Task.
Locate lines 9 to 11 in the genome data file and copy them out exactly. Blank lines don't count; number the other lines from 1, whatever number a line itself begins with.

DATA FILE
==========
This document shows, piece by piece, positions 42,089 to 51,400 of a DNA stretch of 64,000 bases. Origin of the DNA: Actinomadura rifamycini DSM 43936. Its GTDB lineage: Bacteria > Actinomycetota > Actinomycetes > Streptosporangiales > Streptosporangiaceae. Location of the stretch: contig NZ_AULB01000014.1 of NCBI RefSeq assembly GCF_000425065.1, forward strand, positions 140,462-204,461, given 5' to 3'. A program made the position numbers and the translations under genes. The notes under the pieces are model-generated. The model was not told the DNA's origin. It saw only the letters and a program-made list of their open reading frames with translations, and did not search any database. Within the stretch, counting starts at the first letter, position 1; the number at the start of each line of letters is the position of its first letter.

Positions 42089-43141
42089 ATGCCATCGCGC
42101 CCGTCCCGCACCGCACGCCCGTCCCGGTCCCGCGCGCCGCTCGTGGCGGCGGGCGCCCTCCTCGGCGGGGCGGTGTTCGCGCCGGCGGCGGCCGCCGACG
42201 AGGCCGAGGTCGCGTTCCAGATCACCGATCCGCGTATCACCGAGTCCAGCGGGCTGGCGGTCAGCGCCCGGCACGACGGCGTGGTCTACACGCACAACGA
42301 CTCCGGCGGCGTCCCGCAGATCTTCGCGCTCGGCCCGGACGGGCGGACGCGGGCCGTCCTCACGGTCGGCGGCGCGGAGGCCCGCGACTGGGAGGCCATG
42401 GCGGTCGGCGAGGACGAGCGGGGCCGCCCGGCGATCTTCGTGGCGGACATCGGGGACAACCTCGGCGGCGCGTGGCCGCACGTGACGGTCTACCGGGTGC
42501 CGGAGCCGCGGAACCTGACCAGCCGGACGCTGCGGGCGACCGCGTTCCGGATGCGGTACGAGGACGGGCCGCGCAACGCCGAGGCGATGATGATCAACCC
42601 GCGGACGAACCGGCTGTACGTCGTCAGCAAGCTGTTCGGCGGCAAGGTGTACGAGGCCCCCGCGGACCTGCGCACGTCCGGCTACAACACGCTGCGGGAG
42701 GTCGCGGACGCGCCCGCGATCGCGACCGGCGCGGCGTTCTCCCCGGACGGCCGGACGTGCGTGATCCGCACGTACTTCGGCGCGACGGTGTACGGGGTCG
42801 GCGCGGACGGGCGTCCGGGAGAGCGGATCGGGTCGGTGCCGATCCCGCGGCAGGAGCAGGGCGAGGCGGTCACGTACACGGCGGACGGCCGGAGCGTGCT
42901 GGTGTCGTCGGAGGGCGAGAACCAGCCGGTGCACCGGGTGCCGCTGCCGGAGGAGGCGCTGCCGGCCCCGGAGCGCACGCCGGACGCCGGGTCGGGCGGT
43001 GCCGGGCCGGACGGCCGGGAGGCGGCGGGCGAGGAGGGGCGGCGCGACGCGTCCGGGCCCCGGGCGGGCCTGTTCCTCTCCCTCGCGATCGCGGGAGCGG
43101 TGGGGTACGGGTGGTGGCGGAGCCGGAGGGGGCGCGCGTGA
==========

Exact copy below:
42601 GCGGACGAACCGGCTGTACGTCGTCAGCAAGCTGTTCGGCGGCAAGGTGTACGAGGCCCCCGCGGACCTGCGCACGTCCGGCTACAACACGCTGCGGGAG
42701 GTCGCGGACGCGCCCGCGATCGCGACCGGCGCGGCGTTCTCCCCGGACGGCCGGACGTGCGTGATCCGCACGTACTTCGGCGCGACGGTGTACGGGGTCG
42801 GCGCGGACGGGCGTCCGGGAGAGCGGATCGGGTCGGTGCCGATCCCGCGGCAGGAGCAGGGCGAGGCGGTCACGTACACGGCGGACGGCCGGAGCGTGCT